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boys are more competitive than girls.

(18 Posts)
gaggiagirl Fri 19-Feb-16 16:21:29

So said a report on girls tennis on BBC look north news last night. I've struggled to find a link because my WiFi is rubbish today. Anyway the report was about girl only tennis classes.
The girls dont feel comfortable playing tennis with boys because boys are so competitive and so much stronger!
I know nothing about tennis but what a shitty message to send to young women who want to compete in sports.
That's all just a rant really.

Mide7 Fri 19-Feb-16 20:17:56

I don't agree with the statement but why do you think it's a shitty message and what she were the kids?

Mide7 Fri 19-Feb-16 20:18:05

Age not she

slightlyglitterbrained Sun 21-Feb-16 12:52:16

Many girls have competitiveness trained out if them from a very early age. Getting them to express it again probably is easier in a "safe" environment. Just as girls do better in single sex science classes where stereotype threat is off the agenda.

How you say that might be a shitty message, or an empowering one - sounds like the BBC went for shitty.

Theydontknowweknowtheyknow Sun 21-Feb-16 13:18:26

Well it doesn't matter if the boys are so much stronger as tennis is quite rightfully segregated.

I can understand why girls wouldn't want to play against the boys as it's just discouraging for them.

The point isn't who's the best but about encouraging everyone to enjoy and potentially make a living out of a sport and to play it to the best of their ability.

Katenka Sun 21-Feb-16 13:29:14

Both my kids are quite competitive.

I have noticed at parents evenings it's been mentioned as something negative about dd. Not in a bad way but in 'she puts too much pressure on herself'. Even though she is fine in herself and likes to do well.

Same teacher now teach ds and it's seen as positive. 'He is quite competitive and so pushes himself really well'.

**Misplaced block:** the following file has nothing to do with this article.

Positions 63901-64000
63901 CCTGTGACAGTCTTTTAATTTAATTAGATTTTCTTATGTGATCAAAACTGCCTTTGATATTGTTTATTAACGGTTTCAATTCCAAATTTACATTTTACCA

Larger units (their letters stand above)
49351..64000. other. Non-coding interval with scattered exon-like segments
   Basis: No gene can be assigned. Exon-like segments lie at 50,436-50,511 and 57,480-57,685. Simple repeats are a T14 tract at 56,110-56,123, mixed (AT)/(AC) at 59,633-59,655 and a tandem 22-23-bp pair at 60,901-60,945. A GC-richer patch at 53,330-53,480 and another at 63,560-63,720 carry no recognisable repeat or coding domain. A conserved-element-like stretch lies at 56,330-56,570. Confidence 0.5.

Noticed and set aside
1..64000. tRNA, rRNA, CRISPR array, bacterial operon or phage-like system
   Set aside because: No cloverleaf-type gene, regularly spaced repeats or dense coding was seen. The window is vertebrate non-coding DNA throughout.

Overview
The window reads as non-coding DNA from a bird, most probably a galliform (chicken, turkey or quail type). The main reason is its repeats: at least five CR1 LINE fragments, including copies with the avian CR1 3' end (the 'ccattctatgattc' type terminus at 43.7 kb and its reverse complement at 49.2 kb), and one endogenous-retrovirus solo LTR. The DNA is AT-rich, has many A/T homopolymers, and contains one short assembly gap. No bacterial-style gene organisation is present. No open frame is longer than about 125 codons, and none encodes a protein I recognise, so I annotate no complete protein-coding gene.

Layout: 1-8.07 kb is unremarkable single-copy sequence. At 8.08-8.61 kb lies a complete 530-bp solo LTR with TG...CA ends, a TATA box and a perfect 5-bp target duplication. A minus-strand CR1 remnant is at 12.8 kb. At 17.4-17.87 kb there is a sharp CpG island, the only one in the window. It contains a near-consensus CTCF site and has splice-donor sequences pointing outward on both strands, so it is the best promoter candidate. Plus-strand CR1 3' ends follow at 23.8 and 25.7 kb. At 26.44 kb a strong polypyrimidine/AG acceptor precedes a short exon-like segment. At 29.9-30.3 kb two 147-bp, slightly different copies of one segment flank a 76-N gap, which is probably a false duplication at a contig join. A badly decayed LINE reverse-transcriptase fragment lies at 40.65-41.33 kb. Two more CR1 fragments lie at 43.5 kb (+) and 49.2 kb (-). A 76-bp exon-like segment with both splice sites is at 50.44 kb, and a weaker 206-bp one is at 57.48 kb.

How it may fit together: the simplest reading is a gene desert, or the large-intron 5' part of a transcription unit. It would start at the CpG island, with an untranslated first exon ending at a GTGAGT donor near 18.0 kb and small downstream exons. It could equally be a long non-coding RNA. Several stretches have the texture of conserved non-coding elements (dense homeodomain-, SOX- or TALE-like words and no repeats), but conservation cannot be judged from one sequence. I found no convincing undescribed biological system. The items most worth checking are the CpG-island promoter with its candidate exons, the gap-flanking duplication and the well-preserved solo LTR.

I pointed it out at the last parents evening. That the same teacher had said it wasn't good for dd. It's as though people think dd will break under her own pressure but ds will thrive.

Dd is 12 and doing really well and happ, as is ds (5).

This attitude pisses me off.

WhiskyTangoFoxtrot Sun 21-Feb-16 13:30:47

I agree that the report is shitty.

But it is true that only prepubescent (singles) tennis can be mixed, unless you want to demoralise completely those without the biological advantages of height and muscle mass.

And LTA consistently reports a higher drop out of girl players than boys (or at least it did last time I was looking into this). So interventions to try to change that might be welcome. If the girls in question are old enough to have noted the emergent strength difference, then yes it is time the classes were separated.

Tennis is a bit weird in attitudes to competitiveness anyhow.

Lanark2 Sun 21-Feb-16 13:31:28

Its funny that actually the competitive feelings 'why can't we win, can we rig the game so that we do win' etc are coming from the girls.

LassWiTheDelicateAir Sun 21-Feb-16 13:42:22

The girls dont feel comfortable playing tennis with boys because boys are so competitive and so much stronger!

Is that what it said? Or is it that if you care about /enjoy competive sport I assume it must be demoralising if you always lose because your competitor is a boy and boys are generally physically stronger?